The PlayStation 4 is more powerful than the Xbox One, but it might not be this way forever, according to Metro Redux developer 4A Games chief technical officer Oles Shishkovstov. As part of a wide-ranging interview with Digital Foundry's Richard Ledbetter, he asked Shishkovstov to sum up what he thinks the technical differences between the PS4 and Xbox One are
"PS4 is just a bit more powerful," Shiskovstov said, after Ledbetter pointed out that the Xbox One has a lower compute unit count and memory bandwidth, and has also faced ESRAM issues. In a lot of cases, too, multiplatform titles run at a higher resolution on PS4 compared to Xbox One.
"You forgot to mention the ROP count, it's important too," Shishkovstov said. "And let's not forget that both CPU and GPU share bandwidth to DRAM [on both consoles]. I've seen a lot of cases while profiling Xbox One when the GPU could perform fast enough but only when the CPU is basically idle. Unfortunately I've even seen the other way round, when the CPU does perform as expected but only under idle GPU, even if it (the CPU) is supposed to get prioritised memory access. That is why Microsoft's decision to boost the clocks just before the launch was a sensible thing to do with the design set in stone."
Shishkovstov went on to say, however, that counting pixel output might not be the best way to accurately measure the differences between the PS4 and Xbox One. "There are plenty of other (and more important factors) that affect image quality besides resolution. We may push 40 percent more pixels per frame on PS4, but it's not 40 percent better as a result...your own eyes can tell you that," he said.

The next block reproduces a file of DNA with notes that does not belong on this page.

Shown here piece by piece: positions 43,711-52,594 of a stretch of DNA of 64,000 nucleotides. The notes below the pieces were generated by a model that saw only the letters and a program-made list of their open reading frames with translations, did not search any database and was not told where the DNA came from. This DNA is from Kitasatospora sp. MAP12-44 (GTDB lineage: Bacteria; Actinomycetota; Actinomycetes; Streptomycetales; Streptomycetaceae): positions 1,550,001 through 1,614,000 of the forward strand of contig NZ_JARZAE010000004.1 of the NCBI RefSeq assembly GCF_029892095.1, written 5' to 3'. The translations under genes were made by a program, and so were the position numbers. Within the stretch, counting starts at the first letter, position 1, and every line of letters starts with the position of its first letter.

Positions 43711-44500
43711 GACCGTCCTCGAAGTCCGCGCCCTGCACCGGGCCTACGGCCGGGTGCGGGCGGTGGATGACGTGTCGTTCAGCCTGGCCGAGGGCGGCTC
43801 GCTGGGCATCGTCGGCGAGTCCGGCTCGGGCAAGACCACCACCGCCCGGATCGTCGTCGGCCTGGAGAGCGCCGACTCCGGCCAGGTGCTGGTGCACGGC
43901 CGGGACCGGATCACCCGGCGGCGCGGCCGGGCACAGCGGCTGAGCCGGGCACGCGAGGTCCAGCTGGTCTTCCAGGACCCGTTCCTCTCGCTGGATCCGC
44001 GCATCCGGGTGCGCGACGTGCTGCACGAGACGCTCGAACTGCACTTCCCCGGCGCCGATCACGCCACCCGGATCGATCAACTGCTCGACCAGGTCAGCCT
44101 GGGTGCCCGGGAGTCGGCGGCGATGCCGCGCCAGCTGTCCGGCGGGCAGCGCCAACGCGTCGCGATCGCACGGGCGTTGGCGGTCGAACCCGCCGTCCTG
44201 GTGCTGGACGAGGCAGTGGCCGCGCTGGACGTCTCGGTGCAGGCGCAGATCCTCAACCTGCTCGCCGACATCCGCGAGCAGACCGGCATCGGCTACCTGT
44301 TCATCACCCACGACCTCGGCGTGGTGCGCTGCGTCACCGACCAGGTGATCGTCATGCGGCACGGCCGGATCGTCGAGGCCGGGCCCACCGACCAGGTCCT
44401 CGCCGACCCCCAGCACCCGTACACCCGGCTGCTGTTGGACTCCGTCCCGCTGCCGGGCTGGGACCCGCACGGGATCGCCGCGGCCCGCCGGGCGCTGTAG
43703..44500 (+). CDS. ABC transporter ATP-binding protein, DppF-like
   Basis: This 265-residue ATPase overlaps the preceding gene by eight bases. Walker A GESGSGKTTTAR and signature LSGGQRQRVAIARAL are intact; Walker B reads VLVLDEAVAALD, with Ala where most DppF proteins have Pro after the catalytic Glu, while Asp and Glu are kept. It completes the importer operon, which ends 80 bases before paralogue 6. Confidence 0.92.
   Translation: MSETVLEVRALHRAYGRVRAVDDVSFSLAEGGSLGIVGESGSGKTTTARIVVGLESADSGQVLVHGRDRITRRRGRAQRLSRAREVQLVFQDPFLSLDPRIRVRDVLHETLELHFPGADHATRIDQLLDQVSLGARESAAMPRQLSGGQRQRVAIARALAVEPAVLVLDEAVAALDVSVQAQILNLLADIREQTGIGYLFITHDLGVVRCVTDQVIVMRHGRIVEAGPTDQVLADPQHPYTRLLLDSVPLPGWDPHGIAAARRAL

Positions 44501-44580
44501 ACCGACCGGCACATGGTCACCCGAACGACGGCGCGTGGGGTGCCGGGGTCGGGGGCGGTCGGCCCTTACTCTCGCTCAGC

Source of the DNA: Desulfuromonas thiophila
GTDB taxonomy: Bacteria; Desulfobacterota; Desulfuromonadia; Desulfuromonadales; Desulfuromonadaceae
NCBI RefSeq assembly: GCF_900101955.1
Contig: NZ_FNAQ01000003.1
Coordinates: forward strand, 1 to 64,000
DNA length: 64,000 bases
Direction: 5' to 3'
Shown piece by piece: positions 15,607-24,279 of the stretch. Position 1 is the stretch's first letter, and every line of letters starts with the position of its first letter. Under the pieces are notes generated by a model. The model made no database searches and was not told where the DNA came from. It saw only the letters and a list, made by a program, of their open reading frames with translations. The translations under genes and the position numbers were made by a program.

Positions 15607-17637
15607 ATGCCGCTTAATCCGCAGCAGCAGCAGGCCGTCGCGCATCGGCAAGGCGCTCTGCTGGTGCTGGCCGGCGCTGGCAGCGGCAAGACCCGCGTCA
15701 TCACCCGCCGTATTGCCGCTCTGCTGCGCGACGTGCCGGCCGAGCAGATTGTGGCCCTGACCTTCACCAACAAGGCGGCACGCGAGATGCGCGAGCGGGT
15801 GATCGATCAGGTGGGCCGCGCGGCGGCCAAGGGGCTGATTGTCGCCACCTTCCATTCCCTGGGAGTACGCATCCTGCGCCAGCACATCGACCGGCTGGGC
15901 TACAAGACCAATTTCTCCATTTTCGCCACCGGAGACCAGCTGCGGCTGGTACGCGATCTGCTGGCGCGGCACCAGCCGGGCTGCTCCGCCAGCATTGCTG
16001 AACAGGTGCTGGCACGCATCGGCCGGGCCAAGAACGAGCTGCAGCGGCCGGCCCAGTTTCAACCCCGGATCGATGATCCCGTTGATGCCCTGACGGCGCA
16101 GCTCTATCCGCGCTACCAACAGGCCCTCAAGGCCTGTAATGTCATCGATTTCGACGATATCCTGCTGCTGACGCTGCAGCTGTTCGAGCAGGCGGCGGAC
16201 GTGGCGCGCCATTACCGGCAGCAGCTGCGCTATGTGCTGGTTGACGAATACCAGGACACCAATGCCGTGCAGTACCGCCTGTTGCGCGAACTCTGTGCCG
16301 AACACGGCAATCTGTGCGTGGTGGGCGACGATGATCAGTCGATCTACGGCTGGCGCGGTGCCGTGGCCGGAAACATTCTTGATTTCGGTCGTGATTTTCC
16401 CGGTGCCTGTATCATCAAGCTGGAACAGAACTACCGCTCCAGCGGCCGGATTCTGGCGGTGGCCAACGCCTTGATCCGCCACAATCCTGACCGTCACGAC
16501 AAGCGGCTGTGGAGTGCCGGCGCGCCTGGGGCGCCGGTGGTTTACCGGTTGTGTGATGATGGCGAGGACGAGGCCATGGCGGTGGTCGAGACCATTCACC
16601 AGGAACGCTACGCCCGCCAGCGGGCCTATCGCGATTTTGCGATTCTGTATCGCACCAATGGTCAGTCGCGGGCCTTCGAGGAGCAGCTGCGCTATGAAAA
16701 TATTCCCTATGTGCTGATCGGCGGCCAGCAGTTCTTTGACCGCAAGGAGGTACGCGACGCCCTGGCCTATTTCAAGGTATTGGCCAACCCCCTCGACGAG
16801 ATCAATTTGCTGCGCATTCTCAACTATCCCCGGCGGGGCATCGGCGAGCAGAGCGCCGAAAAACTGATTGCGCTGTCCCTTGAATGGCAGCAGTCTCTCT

Also in the interview, Shishkovstov says the Xbox One's ESRAM itself is not a particularly painful thing, but rather "the small amount of it."
"Yes it is true, that the maximum theoretical bandwidth--which is somewhat comparable to PS4--can be rarely achieved (usually with simultaneous read and write, like FP16-blending) but in practice I've seen only a few cases where it becomes a limiting factor," he said.
But just because the PS4 is the most powerful new console around right now, it doesn't mean it will necessarily be this way forever. Shishkovstov says that Microsoft is constantly improving tools for developers.
"Microsoft is not sleeping, really," he said. "Each [Xbox Development Kit] that has been released both before and after the Xbox One launch has brought faster and faster draw-calls to the table. They added tons of features just to work around limitations of the DX11 API model. They even made a DX12/GNM style do-it-yourself API available--although we didn't ship with it on Redux due to time constraints."
Regarding the Xbox One's DX11 API, Shishkovstov says he doesn't understand why Microsoft went down that path. "I don't really get why they chose DX11 as a starting point for the console," he said. "It's a console! Why care about some legacy stuff at all?"
"Microsoft is not sleeping, really" -- Shishkovstov
Finally, Shishkovstov addressed the June Xbox One developer update that promised to boost GPU power by letting developers use graphics resources previously dedicated to Kinect and apps. It was previously believed that as much as 10 percent of the Xbox One's graphics power was reserved for Kinect and apps, but this might not be true, Shishkovstov says.
"The issue is slightly more complicated--it is not like 'here, take that ten percent of performance we've stolen before', actually it is variable, like sometimes you can use 1.5 percent more, and sometimes seven percent and so on," he said. "We could possibly have aimed for a higher res [for Metro Redux on Xbox One], but we went for a 100 percent stable, vsync-locked frame rate this time That is not to say we could not have done more with more time, and per my earlier answer, the XDK and system software continues to improve every month."